Victims should also be wary of scammers that might hear about a breach and will contact victims pretending to be the breached organization. It’s always best to reach out to the affected company directly.
But Velasquez told us that one of the most important steps to take to protect yourself is to be wary of giving out information to health care providers who might ask for personal data they don’t actually need for the sake of convenience.
Velasquez: “All of this convenience, really it’s great, we’re all busy. It’s totally understandable that you want have these things go seamlessly, but once you’re a victim of identity theft, those extra protections seem like small potatoes compared to what you have to go through to clean up your good name.”
Castaneda: So, do actual patients think about their data security?
We wanted to find out, so we went to a couple of the hospitals in San Diego whose records were compromised to ask patients if they ever think about thefts of medical data:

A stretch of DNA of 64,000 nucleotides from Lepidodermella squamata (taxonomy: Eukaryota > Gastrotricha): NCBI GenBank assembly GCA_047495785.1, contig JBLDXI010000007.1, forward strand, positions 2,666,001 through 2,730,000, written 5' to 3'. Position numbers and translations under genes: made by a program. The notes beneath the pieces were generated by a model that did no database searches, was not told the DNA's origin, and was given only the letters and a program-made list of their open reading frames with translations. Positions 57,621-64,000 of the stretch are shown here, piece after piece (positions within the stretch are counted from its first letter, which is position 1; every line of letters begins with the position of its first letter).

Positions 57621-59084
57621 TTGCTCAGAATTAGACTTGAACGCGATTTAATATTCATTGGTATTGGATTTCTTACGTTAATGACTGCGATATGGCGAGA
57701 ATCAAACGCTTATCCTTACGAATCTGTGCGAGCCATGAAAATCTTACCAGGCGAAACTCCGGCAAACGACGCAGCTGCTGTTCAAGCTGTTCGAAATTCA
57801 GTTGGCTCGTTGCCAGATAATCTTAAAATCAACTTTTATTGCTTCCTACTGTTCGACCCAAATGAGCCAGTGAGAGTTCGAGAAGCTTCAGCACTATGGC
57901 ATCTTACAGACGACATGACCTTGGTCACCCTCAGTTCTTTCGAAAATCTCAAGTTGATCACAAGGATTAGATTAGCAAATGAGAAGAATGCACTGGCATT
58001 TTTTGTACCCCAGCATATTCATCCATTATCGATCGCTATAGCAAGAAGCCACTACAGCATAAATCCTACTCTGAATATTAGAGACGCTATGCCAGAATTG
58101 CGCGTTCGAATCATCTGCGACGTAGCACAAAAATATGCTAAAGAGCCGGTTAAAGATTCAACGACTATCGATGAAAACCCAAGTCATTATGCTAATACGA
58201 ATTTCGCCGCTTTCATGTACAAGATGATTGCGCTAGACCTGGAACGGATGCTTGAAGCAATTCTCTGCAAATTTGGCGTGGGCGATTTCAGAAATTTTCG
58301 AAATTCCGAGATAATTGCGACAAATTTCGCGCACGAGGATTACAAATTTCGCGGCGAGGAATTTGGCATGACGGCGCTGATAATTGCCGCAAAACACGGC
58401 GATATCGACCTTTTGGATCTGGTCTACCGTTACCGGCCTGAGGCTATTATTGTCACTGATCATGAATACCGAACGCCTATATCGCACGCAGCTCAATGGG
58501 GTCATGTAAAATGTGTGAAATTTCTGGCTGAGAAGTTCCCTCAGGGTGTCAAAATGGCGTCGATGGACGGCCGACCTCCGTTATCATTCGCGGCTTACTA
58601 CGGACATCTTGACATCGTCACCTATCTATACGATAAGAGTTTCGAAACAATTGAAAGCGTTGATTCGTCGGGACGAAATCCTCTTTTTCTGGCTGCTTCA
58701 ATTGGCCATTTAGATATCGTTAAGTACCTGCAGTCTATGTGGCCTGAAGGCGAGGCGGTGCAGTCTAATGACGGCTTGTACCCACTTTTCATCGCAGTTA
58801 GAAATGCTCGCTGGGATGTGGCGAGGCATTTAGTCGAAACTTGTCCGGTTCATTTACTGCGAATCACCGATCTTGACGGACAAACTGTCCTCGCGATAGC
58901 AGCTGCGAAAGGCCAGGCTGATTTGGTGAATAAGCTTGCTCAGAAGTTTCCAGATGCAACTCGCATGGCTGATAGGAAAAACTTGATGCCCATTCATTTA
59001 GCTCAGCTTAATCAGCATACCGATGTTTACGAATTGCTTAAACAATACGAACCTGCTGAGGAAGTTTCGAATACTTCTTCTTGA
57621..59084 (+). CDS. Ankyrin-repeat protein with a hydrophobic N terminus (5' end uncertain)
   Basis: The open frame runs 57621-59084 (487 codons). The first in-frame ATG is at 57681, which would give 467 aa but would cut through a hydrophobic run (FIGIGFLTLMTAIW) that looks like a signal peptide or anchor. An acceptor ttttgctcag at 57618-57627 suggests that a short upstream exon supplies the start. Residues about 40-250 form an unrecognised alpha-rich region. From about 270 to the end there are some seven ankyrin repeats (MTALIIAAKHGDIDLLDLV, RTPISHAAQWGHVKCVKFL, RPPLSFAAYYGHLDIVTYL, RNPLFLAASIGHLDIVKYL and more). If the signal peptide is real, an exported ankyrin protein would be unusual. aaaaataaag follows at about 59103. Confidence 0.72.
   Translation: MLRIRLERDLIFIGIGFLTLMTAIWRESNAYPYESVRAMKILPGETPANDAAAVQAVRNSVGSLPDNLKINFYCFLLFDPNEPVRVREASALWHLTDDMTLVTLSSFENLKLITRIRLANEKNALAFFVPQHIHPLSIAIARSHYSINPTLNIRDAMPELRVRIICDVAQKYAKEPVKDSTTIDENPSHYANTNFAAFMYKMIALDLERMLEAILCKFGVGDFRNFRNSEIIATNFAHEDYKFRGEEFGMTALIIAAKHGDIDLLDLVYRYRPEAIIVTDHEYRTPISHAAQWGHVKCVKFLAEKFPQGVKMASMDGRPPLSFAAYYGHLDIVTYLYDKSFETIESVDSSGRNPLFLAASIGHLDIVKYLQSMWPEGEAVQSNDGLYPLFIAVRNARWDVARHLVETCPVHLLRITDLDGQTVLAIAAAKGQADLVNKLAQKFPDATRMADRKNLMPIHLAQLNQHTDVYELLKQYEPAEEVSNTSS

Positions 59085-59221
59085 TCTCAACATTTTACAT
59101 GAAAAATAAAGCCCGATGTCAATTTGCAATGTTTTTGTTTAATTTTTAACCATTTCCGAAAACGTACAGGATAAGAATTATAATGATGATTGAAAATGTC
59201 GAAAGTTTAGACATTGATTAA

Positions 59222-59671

Lauren Jurez: I know it happens I just hope it doesn’t happen here.
Jorge Solis: I don’t think there’s any people who would want to do that. I don’t find that as a problem.
Matthew Norris: I would hope that they would have it down pat, but I mean, it’s not really on my mind like that.
That was Lauren Juarez, she was at Palomar Health, Jorge Solis and Matthew Norris at Rady Children’s Hospital.
Wood: They told us that they don’t really think about someone hacking into their hospital and stealing their personal information.
Castaneda: Still, they realize these are important records in the hands of their doctors. Here’s Lauren again.
Juarez: That’s like my personal records, my daughter’s personal record.
We also asked them if they would change doctors if their personal records were compromised. We got some no’s, but at least one person, Jorge Soliz, said he would.
Solis: I probably would move hospitals or something like that.
That’s it for us today, I’m inewsource reporter Leo Castaneda
Wood: And I’m investigative assistant Megan Wood.
Castaneda: We also want to give a special thanks to David Wagner for our new theme song and credit music.
inewsource is a nonprofit investigative, data-driven news organization reporting on San Diego County. For more on this story and to support us go to inewsource.org. While you’re there sign up for our newsletter.